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Filter output and files using the GREP command in Linux

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The grep (global regular expression print) command can be used to only display lines from a file that contain a certain string. For example, let's say that example.txt contains the following text.

Hello world
How are you today?
I sure could use some $ money

 

Grep can be used to search example.txt with a cetain string of data. In this example, only the lines that contain the string Hello are displayed.

~]# grep Hello example.txt
Hello world

 

It is common to use pipe and grep together. 

~]# cat example.txt| grep Hello
Hello world

 


Case Sensitive

By default, grep is case sensitive. In this example, no results are displayed because the word Hello in example.txt has a capital H.

~]# grep hello example.txt

 

The -i or --ignore-case option can be used to ignore the case.

~]# grep -i hello example.txt
Hello world

 


White spaces

If the string of data contains one or more white spaces, place double quotes around the string. Typically, its a good idea to get in the habit of always double quote the data you are searching for.

~]# grep "are you" example.txt
How are you today?

 


Does not contain

The -v or --invert-match option can be used to search a file for lines that do not contain a certain string. In this example, lines that do not contain the word Hello are displayed.

~]# grep -v Hello example.txt
How are you today?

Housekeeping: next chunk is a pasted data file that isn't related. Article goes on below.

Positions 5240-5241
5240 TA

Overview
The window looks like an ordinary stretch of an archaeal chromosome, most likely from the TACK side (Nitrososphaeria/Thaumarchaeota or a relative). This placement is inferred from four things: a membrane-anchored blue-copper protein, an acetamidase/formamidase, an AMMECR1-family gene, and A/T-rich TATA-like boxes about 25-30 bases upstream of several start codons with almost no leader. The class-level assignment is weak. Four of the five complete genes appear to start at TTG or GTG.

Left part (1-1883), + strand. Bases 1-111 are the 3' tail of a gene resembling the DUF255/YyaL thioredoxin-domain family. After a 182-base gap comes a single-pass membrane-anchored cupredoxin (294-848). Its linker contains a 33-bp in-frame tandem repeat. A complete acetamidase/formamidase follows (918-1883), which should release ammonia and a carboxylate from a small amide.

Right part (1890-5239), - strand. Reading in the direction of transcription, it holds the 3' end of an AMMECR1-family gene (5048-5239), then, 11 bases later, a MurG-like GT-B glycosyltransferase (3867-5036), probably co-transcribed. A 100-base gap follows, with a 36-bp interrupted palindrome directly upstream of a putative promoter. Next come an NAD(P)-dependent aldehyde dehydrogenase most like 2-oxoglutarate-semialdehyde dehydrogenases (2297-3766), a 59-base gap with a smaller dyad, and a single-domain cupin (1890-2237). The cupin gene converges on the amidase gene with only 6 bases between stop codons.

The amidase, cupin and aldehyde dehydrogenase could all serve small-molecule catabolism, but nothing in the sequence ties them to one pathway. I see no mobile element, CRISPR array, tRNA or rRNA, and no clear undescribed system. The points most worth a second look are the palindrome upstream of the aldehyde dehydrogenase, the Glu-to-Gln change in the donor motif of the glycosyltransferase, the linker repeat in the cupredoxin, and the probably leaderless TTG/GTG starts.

I sure could use some $ money

 


Search for multiple strings of data (or)

The -E or --extended-regexp option can be used to search for numerous strings of data. In this example, the file is searched for both the words Hello and money. This executes an "or" search, not an "and" search. In this example, any line in example.txt that contains Hello or money will be displayed.

~]# grep -E "Hello|money" example.txt
Hello world
I sure could use some $ money

 

Or, the egrep command could be used.

~]# egrep "Hello|money" example.txt
Hello world
I sure could use some $ money

 


Contains entire word

The -w or --word-regexp option can be used to only display lines that contain an entire word. In this example, Hello world is not displayed because the -w option was used, and only the first three characters of the word Hello are used in the search.

~]# grep -w Hel example.txt

 

Using the entire word Hello in the search will return the line that contains the phrase Hello world.

~]# grep -w Hello example.txt

 


Counting

The -c or --count option can be used to count the number of lines that match a certain string. In this example, there is 1 line that contain the word Hello.

~]# grep -c Hello example.txt
1

 


Search every file for a string

One of the most powerful grep commands is to search every file below a certain directory for a string of data. Both forms of these commands produce an identical result.

~]# grep -R "/path/to/search" -ie "searchString"

~]# grep -R "/path/to/search" --ignore-case --regexp="searchString"

 

If you only want to list the files that contain the string and not the contents of the file, add some awk.

~]# grep -R "/path/to/search" -ie "searchString" | awk -F':' '{print $1}'

 



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